Sisters are forever
Henry called Monday that my sister Frieda had died that morning. She was my oldest sister. Now I am the oldest sister. And it is a strange feeling to be the one on top.
As oldest sister Frieda looked after us younger children even when we were all youngsters in long underwear and red stockings. On wintry evenings as the snow drifted around our little frame house, we five children would all crawl into her and Susie’s bed to crouch under the heavy wool comforters, while she told us made-up stories. She had us enthralled. At the moment the villain was about to pounce, she stopped short --- to be continued the next night—and tumbled us out of her bed into the cold.
Yesterday evening I took out a large binder of her letters saved from over the years. In one letter she commented that she and niece Jo-Ann had discussed their role as oldest sister and how siblings didn’t really understand why they were the way they were – solicitous, organizing, arranging...
“Jo-Ann and I understood each other perfectly – why we try so hard to meet the needs of others, why we always take leadership roles. We don’t always want to be the oldest sister! In other words, we were going to stop making other people’s problems our problems! Ha!”
Ha! indeed. Frieda couldn’t stop making other people’s problems her problems anymore than she could hold back a prairie blizzard. When my husband died unexpectedly in 1962 she flew to Kansas, bringing a black hat and dress for me to wear. “I knew you wouldn’t have one” and widows were expected to wear black in those days.
While she was with us, she answered door bells and phone calls, kept food on the table, made lists of people to thank after she was gone, in short, kept our little household going while I waited for the numbness to wear off.
The first summer after Walter’s death, she and sister Anne kept my three oldest children for about eight weeks. Little Jamie stayed with me. She and Henry brought them back to Kansas later in August, overwhelmed by the grueling Kansas heat yet entranced by the nightly song of the cicadas.
Before brother Jack’s wife Joyce died Frieda nursed her for about six weeks in Battleford. Joyce died of cancer at a relatively young age.
Frieda and Henry as well as Anne and Wes looked after our parents, driving to British Columbia from Alberta many times to attend to their needs. Henry became their financial advisor when they were unable to go to the bank and look after their financial affairs.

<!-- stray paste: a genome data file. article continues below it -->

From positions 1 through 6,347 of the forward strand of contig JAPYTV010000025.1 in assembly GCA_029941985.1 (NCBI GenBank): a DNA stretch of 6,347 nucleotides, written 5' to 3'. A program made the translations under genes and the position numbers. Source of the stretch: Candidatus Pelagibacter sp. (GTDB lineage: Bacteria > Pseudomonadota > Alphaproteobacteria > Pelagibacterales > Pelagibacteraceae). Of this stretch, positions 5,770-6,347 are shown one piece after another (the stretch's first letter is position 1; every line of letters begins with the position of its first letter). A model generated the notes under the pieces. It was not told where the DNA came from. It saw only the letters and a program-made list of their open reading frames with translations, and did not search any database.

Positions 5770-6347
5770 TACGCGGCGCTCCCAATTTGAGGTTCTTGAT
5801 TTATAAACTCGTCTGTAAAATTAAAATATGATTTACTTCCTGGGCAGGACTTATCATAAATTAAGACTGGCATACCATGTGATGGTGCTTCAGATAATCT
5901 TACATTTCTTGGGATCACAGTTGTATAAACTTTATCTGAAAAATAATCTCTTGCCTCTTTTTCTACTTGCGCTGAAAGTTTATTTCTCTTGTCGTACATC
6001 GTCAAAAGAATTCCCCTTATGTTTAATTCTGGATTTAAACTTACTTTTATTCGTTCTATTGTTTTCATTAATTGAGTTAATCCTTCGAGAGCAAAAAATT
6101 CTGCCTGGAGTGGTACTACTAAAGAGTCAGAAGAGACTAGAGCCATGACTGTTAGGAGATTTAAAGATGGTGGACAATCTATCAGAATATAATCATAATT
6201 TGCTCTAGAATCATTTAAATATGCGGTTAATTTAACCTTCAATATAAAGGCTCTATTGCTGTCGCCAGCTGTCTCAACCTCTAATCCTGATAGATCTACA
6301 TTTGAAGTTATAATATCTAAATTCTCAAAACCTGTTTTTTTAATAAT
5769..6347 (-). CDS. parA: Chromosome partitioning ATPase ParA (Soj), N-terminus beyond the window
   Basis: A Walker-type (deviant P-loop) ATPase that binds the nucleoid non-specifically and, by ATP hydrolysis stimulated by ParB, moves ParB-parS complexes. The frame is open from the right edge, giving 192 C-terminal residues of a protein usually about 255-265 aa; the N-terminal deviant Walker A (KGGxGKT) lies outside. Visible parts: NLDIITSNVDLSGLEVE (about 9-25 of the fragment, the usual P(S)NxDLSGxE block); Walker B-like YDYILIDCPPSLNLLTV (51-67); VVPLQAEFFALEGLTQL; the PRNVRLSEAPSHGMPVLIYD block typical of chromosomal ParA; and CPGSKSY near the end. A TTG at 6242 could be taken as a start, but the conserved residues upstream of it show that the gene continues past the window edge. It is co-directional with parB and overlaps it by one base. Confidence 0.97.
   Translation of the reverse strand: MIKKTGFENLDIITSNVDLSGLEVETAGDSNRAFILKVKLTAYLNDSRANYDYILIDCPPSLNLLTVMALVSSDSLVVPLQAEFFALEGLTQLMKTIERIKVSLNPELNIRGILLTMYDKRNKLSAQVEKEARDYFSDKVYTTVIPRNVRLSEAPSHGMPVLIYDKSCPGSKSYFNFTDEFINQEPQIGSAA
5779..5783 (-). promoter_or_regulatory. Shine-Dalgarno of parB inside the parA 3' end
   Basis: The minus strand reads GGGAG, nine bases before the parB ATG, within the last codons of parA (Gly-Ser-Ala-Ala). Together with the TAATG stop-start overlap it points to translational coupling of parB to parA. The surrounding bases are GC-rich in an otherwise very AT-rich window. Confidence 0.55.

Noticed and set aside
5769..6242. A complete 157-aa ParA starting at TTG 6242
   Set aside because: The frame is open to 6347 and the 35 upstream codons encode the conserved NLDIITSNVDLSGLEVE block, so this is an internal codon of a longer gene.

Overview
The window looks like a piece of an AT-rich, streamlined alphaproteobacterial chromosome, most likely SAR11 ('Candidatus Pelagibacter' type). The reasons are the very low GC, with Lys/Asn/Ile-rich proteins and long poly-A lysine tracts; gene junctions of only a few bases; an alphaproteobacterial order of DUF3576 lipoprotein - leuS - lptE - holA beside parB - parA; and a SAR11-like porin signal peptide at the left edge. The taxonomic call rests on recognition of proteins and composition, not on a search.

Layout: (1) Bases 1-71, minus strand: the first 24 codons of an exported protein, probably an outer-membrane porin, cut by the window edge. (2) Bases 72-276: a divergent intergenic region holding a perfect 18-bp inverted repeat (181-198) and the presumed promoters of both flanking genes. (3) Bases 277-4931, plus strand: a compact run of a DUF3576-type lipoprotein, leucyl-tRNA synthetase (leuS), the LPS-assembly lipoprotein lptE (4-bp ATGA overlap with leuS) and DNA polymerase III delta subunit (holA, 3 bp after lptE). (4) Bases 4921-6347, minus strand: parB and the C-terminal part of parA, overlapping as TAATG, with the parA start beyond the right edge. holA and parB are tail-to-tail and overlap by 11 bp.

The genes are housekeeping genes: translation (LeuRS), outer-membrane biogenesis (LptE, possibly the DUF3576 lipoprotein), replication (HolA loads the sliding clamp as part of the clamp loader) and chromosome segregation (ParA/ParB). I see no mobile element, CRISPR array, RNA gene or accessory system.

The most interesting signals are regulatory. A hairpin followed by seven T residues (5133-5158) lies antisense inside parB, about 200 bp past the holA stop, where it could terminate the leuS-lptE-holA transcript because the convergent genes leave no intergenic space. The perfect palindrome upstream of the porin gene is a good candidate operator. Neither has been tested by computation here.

I could keep mentioning such events with Henry always graciously accepting her absences, sometimes long ones, as she went to the aid of one family member after another.
She wrote letter after letter, supporting me in my writing and other work, even working behind the scenes to have a local college offer me a teaching position. Whenever she heard a good story from Mother and Dad or our uncles she wrote it out in detail for me to add to my growing collection of family history.
Henry gave my son James his first glider ride while Frieda and I stayed on the firm ground and stared upwards, tracing the path of the glider as long as we could, only to find later on, that I had burned my face raw -- and this wasn't even a Kansas sun.
When I was attending Saskatoon Technical Collegiate in 1942, living in one tiny light-housekeeping room with a couch, table, dresser, and a windowsill for cold storage for food, she was in nurses training. In those days nurses were trained, really trained, long hours, split shifts, low income. She and a friend sometimes stopped by my room while I was at school to get away from hospital routine, heated a can of soup on my two-burner coal oil stove, then left a dime on the table to pay for their purloined food. That was their idea of great entertainment.
I was her bridesmaid at her wedding in 1944 feeling glamorous in a long pink taffeta gown made by an aunt. Henry was in the Air Force.
An aura of romance always enhanced their marriage An college professor from Edmonton while in Kansas mentioned to me that he knew Henry and Frieda only as “the couple who ate their evening meal by candlelight.” Not a bad way to be identified. Elegance and romance are good for the soul, I wrote to her.
In 2009 I attended their 65th wedding anniversary in 2009. I told myself that this was probably the last time I would see Henry and Frieda, these perennial lovers. I no longer traveled well.I was getting too old for international travel.
It was a memorable event in several ways, not the least being that a thunderstorm knocked out the power in the building where the celebration was taking place.
What to do? Ushers rummaged in nooks and drawers for candles, and so that evening we all ate by the warm glow of candlelight. Elegance and romance to the end.
Rest in peace, Frieda. I will miss you, oldest sister.